Carrie A. KRAMPEN, Appellant–Respondent, v. James J. KRAMPEN, Appellee–Petitioner.
-- October 25, 2013
Debra Lynch Dubovich, Levy & Dubovich, Merrillville, IN, Attorney for Appellant.Paul A. Leonard, Burke Costanza & Carberry LLP, Merrillville, IN, Attorney for Appellee.
STATEMENT OF THE CASE
Carrie Krampen, a/k/a Carrie Carpenter (“Carrie”) appeals the trial court's grant of a petition to modify child support and provide an accounting of future child support payments filed by James J. Krampen (“James”), Carrie's ex-husband.
We reverse and remand.
1. Whether the trial court's findings of fact and conclusions of law supported the order of an accounting of future child support expenditures under Ind.Code § 31–16–9–6.
2. Whether the trial court's findings of fact and conclusions of law supported the finding of a substantial and continuing change in circumstances justifying a reduction of child support.
James and Carrie were married on June 8, 1991; four children were born during the marriage. On or about August 2, 1999, James filed a petition for dissolution of the marriage. James and Carrie participated in mediation and, on June 19, 2001, the trial court approved a settlement agreement providing, in relevant part, that James pay $835.00 per week in child support for all four children.1 The agreement also stated that both parties would share in education expenses based on percentages of their total combined income.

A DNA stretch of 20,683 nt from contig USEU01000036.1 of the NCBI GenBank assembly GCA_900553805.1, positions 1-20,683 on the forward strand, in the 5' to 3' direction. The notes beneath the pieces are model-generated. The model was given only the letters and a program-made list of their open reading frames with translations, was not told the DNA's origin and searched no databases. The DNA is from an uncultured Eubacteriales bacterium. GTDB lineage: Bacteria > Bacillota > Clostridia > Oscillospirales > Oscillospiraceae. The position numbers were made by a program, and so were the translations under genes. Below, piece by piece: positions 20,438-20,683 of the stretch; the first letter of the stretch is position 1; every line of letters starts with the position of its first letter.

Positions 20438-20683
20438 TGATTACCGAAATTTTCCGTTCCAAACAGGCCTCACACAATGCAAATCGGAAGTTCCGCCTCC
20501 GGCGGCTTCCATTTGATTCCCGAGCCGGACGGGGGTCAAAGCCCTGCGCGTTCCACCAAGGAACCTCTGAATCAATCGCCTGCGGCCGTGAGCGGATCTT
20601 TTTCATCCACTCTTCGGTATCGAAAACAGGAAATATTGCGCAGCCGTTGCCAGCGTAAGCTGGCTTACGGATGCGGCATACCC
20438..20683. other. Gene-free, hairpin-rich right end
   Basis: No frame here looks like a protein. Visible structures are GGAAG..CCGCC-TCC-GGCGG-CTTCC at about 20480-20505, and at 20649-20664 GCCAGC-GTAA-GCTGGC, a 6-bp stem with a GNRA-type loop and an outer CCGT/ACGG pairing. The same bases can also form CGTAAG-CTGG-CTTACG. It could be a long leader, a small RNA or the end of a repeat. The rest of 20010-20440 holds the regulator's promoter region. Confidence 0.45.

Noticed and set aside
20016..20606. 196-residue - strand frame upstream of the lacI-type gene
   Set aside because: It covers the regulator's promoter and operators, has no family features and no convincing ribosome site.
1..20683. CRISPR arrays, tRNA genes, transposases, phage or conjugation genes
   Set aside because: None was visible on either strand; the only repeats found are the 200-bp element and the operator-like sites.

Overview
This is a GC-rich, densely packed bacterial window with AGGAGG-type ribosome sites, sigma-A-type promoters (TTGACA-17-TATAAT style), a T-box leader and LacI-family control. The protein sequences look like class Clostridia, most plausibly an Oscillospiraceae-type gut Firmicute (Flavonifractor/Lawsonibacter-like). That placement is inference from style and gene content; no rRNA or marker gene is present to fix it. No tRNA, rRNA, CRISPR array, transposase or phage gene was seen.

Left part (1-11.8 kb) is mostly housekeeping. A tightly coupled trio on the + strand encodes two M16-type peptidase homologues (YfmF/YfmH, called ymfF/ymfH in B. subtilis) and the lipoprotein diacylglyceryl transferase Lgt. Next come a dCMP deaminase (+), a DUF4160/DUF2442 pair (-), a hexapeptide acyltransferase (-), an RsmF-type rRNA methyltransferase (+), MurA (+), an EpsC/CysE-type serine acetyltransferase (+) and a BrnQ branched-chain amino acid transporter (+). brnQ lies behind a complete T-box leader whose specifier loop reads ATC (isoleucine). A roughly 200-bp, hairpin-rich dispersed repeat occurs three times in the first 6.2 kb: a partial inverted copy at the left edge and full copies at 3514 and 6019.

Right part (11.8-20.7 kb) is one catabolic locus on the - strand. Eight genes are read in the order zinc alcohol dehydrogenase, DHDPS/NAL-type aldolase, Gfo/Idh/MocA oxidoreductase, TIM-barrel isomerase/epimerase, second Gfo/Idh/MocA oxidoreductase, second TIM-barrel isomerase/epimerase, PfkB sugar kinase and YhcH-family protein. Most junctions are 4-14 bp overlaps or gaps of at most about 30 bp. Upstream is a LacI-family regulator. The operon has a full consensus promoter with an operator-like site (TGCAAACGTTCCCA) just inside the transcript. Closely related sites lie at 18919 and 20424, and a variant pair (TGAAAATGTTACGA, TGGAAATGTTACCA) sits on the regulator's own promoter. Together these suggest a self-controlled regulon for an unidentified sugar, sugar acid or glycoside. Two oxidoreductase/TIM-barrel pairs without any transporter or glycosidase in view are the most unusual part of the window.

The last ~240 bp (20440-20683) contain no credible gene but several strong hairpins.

The Judicial Administration Committee amended the child support guidelines in 2009 with those amendments going into effect January 1, 2010. Significant in those amendments were changes in the schedules determining the basic child support obligation, particularly when dealing with high income earners.2 On January 27, 2010, Carrie filed a petition to modify child support, alleging a substantial and continuing change. The parties participated in mediation and reached an agreement on or about November 10, 2010, increasing the child support order from $962.68 per week to $3,000.00 per week for the children retroactive to the January filing date. James made a “catch up payment” of $72,761.43 to comply with the order.
Carrie is a veterinarian who worked part-time in a local office. In the fall of 2010, Carrie began preparing to open her own veterinarian practice by remodeling a home she formerly used as rental property. In May of 2011, Carrie opened Your Hometown Animal Hospital in Crown Point.